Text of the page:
natural horror


primeval_movieHotel Rwanda? No, it’s Anaconda!
Hotel, Rwanda? No, it’s Anaconda!

Fine, so the SF Gate pointed out Primeval bears superficial resemblance to both those films, but they didn’t make their lede a rhyming chant.

The year 2007 was a banner one for killer croc movies, as the Aussie creature feature Rogue was released that very year as well. That one wasn’t half-bad, but then again, it wasn’t half-good either…but it was a reasonable time-waster and looked decent enough, kinda like throwing on a blazer over jeans to dine out somewhere fancy. And it followed the cardinal rule of killer critter movies: if you don’t have much $$$, for the love of all things holy, don’t show much of the creature.

Primeval was “inspired by the true story of the most bloodthirsty crocodile ever.” (don’t you love it when billion-year old instincts are anthropomorphized? Maybe he’s not really bloodthirsty, but just hungry? After all, it’s a 25-foot apex predator…you try filling that gut to satiation)

However don’t let that poster tag line throw you. This is a movie with aspirations.

Primeval is set against the backdrop of the Hutu and the Tutsi ethnic strife that’s more commonly associated with neighboring Rwanda, but which caused the death of one-third of a million people in this small East African nation of Burundi.

A New York news organization, sends a TV journalist (Tim, Dominic Purcell) to the region to report on the yes, real-life attacks by one Gustave, a septuagenarian croc with a body count that’d shame Jason Voorhees (For a little context, please see the ominously-voiced documentary Gustave – The Giant Crocodile of Burundi). Along for the ride, a reporter, Aviva, best-known for doing cat expose stories. But hey, we’re fans of Italian cannibal films and the motivations those characters have for traipsing around the bush in the middle of nowhere, are far more nebulous. And if NY news outlets have such deep pockets that TWO journalists are required for this mission, in the height of the decade that nearly sunk the journalism profession, who are we to question the dedication to their craft?


The crew’s cameraman is Steve (Orlando Jones) and Aviva (Brooke Langton) runs around with her tummy showing, demonstrating the nearly hard-and-fast rule that anyone named Brooke is good-looking. The jury is still out re: “good-acting.”

A group of surly hunters (one of whom is played by Jürgen Prochnow of the indelible Das Boot) try to bait the ‘gate, er, croc, with a dead goat hanging in a giant cage. But after dining on live humans, it hardly seems fair that Gustave would have to lower his standards to the Hamburger Helper of predation, a smelly, decaying ruminant.

The crew has to deal with something nearly as sinister as giant, hungry, scaly, bullet-ridden Gustave roaming Lake Tanganyika. And that’s Little Gustave, a sadistic warlord.

At the end of the day, this is tepid stuff but hey…this might be the best Burundi-set feature this reviewer’s ever seen.

**1/2 (out of 5)


grabbers_poster“Tis no feckin’ lobster.” No, but it’s an Avatar-blue practical effects and CG sea monster which has locals on edge in Grabbers.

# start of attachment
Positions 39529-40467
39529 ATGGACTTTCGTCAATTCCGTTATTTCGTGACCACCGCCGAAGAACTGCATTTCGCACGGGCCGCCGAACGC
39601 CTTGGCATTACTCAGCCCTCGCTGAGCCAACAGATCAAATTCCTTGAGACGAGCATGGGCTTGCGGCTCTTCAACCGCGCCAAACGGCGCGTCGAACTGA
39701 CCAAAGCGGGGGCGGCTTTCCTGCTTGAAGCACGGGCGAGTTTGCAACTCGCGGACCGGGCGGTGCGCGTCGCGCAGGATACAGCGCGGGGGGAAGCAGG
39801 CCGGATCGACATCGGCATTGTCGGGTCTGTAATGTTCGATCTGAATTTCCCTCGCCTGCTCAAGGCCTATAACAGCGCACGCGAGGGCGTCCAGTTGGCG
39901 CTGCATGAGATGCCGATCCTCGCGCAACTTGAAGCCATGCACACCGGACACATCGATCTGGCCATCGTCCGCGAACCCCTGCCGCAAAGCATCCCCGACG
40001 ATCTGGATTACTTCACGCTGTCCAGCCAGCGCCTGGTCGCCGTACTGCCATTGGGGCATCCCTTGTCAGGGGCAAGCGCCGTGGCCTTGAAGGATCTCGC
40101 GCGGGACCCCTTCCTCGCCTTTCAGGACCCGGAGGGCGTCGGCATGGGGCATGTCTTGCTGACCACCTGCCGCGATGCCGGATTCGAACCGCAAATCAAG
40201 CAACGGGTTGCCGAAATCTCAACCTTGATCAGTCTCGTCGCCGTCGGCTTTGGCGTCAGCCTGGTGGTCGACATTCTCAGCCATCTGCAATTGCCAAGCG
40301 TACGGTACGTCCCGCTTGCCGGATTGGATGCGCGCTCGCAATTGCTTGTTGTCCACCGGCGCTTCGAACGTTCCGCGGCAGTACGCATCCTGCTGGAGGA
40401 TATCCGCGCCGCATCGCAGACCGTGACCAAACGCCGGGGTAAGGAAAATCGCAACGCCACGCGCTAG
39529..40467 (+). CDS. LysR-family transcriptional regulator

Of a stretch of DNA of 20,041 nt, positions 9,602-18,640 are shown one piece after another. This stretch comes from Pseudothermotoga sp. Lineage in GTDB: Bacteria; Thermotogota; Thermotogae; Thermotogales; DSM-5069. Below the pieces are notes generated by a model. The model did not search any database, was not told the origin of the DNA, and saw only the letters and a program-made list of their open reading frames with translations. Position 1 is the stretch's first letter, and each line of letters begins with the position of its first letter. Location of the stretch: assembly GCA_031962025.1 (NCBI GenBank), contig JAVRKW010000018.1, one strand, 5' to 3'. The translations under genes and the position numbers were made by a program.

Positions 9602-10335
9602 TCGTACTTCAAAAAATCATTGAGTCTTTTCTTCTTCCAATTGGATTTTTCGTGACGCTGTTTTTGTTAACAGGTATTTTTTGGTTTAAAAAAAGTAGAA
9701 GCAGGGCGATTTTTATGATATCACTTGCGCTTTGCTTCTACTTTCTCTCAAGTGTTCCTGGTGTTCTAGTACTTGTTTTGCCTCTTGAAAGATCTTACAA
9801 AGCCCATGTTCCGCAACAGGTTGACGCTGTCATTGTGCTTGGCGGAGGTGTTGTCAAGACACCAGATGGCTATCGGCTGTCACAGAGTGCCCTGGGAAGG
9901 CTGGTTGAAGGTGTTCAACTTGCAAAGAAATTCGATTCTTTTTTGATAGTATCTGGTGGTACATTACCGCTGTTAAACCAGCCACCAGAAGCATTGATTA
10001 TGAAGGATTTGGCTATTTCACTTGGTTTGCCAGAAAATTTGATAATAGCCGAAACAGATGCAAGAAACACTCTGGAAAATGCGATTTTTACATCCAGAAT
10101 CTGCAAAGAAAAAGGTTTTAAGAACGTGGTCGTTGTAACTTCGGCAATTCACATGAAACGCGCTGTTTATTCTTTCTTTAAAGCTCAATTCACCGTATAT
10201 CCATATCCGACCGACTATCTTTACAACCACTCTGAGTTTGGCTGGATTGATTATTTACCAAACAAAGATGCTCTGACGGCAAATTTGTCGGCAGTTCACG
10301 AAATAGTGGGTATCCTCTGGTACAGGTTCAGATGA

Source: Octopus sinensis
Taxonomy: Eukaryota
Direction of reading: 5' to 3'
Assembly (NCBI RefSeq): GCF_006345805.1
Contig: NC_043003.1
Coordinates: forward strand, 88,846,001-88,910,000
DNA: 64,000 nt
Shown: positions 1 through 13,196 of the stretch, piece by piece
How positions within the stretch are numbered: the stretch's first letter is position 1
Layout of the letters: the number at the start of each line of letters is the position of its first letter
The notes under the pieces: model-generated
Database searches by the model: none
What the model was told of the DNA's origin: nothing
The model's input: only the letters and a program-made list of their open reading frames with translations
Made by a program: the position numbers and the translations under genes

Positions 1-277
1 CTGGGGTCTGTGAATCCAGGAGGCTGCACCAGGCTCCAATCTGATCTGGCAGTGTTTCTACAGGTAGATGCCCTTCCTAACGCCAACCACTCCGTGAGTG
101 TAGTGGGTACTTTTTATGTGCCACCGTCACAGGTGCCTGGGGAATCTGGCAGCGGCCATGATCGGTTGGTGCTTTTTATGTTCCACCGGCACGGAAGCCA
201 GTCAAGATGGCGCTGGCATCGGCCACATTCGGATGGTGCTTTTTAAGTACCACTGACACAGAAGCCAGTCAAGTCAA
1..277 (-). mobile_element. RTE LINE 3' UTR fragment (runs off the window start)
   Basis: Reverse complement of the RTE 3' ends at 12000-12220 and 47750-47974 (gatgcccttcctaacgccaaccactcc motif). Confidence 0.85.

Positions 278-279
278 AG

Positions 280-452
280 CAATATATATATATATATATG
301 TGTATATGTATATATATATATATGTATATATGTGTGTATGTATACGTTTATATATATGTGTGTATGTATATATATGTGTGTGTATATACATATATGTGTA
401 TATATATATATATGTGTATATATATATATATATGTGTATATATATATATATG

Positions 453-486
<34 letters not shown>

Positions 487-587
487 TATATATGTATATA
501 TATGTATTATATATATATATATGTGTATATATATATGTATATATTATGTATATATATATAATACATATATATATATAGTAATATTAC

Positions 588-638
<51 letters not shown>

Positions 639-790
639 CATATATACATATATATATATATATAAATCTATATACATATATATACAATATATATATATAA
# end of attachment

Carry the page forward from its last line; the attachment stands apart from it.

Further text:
Lisa Nolan is a “garda” taking a break from the hustle and bustle of Dublin crime-fighting to take a sub role on “Erin Island,” a pastoral fictional backwater where everyone gets lacquered at the isle’s sole pub (Maher’s).

Chief among these, Nolan’s new partner, Ciarán, a perpetually whisky-drunk lawman with little in the way of laws to enforce (unless you count, self-arrest for DUI and of course he turns a blind blood-shot eye to that). That is, until blue blood-sucking tentacled creatures invade, picking off locals and bungeeing them airborne, shooting them like elastic bands over thatched cottage roofs.

Richard Coyle (A Good Year) and Ruth Bradley (In Her Skin) are effortless as the cop buddies and reluctant acquaintances, who, along with resident egg-head Dr Smith, have to make sense of dead whales washed up on the beach and other mysterious incidents that are plaguing the remote locale. Their physical comedy camaraderie is on-point, and the film’s peppered with eccentric locals such as unreliable narrator and other town souse, Paddy.

We eventually learn that alcohol is toxic to these creatures, so law enforcement interrupt a Sunday mass to announce a (free) party at the local pub in order to get locals sufficiently sauced to build up a resistance. It’s a terrific send up of the oft-excessive Irish drinking culture; it’s the country that gave us The Ginger Man for crissakes, not to mention, exporting blarney pub culture all over the planet.

grabbers_pubGrabbers though, is really just a lovely, leisurely and persistently charming send-up of 1960s creature features, a real Cork-er if you will…

Irish writer Kevin Lehane asked himself, “Why do the aliens always land in America? Why couldn’t they land somewhere else?” Lehane, born and raised in County Cork, reproduced real-life Sherkin Island on screen here. And that somewhere else is lovely, with rugged terrain and beautiful sunsets.

You can see the love that went into Grabbers.

Grab a pint, build up your immunity, and enjoy.

And Happy St Patrick’s Day.

***1/2 (out of 5)